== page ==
Loser: State lawmakers passed a bill this week that removes a planned $10 increase to the $120 they receive per day. Even the sponsor agrees this is a symbolic move. Giving themselves a raise would seem wrong during tough economic times.

But for many lawmakers, the perks of the job, ranging from gifts lobbyists give them to laws that allow them to use campaign funds for personal reasons, speak much louder in a symbolic sense. The truth is state lawmakers deserve more official compensation for their hard work and sacrifice. While it may not be possible to give them a raise during tough economic times, we'd like to see the day when lawmakers make a lot more per day than they do now, with the trade-off being a ban on all gifts and strict rules on the use of campaign funds.

Winner: Brandt Andersen's plans for a new downtown Lehi are ambitious and impressive. He has enlisted famed architect Frank Gehry to design buildings, including one that would be Utah's tallest, in ways that reflect the state's natural beauties.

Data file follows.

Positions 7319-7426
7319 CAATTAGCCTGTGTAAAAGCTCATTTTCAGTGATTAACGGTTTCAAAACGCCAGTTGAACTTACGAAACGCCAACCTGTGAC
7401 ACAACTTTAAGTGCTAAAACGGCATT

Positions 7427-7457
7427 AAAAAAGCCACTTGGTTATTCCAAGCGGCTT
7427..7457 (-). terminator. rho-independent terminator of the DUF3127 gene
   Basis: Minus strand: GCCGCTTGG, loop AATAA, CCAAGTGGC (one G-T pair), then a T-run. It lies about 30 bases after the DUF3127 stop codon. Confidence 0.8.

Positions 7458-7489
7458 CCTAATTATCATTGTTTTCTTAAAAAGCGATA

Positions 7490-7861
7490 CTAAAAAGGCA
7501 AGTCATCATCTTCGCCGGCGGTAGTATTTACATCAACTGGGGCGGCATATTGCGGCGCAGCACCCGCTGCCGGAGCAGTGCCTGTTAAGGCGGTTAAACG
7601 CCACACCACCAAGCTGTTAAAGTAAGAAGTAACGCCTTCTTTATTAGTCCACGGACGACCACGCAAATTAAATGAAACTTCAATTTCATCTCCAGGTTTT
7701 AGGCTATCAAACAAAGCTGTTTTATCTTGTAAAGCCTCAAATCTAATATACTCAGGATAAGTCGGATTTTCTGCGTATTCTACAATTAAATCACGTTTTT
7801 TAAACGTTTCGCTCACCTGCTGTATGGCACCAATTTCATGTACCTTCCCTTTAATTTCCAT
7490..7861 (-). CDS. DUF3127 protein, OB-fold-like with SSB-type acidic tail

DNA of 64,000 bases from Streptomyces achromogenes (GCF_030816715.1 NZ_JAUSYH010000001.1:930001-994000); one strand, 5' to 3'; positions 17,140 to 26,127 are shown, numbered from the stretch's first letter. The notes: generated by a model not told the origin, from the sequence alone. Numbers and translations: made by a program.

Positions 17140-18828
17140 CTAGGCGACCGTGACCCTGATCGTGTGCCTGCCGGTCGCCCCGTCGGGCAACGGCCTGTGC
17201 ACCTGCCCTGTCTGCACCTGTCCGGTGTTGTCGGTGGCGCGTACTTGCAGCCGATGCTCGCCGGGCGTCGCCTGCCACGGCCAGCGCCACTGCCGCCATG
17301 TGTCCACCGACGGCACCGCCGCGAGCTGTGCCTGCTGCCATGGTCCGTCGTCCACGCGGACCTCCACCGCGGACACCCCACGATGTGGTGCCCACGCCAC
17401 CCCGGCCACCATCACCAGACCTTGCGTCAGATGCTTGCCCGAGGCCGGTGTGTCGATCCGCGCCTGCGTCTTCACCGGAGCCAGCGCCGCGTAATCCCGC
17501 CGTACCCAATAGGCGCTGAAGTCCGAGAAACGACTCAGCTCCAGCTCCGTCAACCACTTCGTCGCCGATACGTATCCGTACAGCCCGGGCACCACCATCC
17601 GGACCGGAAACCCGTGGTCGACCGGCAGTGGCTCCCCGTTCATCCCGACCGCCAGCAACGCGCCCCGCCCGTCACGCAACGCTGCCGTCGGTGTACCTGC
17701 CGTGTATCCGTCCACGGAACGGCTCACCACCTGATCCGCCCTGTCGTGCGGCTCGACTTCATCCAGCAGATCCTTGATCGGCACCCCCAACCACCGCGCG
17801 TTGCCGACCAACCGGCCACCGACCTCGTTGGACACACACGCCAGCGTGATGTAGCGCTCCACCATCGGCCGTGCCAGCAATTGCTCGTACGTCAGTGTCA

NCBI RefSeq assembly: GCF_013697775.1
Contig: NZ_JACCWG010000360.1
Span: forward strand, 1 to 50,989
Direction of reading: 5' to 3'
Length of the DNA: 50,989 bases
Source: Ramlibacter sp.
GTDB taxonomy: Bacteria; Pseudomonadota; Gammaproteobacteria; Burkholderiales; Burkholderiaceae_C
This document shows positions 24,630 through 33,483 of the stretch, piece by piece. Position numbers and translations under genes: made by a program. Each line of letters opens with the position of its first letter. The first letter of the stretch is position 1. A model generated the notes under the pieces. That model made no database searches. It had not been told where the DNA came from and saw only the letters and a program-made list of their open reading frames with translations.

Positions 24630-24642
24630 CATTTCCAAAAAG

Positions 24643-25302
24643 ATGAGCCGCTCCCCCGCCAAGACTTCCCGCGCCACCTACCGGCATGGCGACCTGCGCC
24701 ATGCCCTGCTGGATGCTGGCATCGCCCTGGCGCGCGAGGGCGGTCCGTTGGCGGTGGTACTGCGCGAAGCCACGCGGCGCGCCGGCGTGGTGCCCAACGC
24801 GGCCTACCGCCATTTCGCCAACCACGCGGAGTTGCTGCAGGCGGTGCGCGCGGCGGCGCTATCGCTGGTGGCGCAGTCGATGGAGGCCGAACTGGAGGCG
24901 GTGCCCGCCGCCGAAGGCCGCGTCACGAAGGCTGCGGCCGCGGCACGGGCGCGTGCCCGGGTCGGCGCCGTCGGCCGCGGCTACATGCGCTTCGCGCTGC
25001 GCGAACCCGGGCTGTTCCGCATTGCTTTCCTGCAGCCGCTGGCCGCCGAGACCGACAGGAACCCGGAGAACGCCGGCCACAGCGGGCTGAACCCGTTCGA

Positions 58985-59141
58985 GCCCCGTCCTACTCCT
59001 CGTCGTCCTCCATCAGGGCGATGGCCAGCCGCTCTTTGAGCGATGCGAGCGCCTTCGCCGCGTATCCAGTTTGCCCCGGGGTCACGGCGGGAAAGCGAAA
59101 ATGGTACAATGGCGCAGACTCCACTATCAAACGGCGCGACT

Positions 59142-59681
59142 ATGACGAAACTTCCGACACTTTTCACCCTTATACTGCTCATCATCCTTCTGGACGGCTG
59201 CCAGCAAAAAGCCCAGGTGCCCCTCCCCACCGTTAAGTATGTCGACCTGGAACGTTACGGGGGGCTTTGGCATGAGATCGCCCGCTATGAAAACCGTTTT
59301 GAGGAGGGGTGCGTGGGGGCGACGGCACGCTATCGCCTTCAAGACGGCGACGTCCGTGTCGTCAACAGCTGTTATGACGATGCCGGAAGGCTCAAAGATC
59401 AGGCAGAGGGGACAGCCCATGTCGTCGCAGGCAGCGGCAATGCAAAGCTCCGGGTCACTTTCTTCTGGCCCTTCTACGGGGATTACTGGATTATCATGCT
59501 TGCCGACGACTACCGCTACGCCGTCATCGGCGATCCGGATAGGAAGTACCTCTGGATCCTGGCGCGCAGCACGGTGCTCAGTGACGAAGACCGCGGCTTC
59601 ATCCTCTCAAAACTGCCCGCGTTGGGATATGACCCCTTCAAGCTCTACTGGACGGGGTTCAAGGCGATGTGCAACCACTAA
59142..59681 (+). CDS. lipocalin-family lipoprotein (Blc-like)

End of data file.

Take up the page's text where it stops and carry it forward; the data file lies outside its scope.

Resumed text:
And the best part is that Andersen, who owns the Utah Flash, the Jazz's D-league affiliate, is using his own money. So far, no one has asked taxpayers for help. With the economy on the rocks, it will be interesting to see how the plans develop. We wish him well.

Loser: Logic dictates that payday lenders would be forced to lower their astronomical interest rates if they had to become more competitive. Forcing them to be at least one-half mile from each other would do just the opposite, and yet that is what a proposed Salt Lake City ordinance would do.

The city may also want to consider what other options are available to many low-income people who need cash, especially at a time when credit is tightening everywhere. Certainly, fiscal responsibility is of overriding importance. Few people actually like payday lenders or their practices. But with banks unlikely to lend to high-risk people, a competitive payday lending community would be better than one that is spread apart.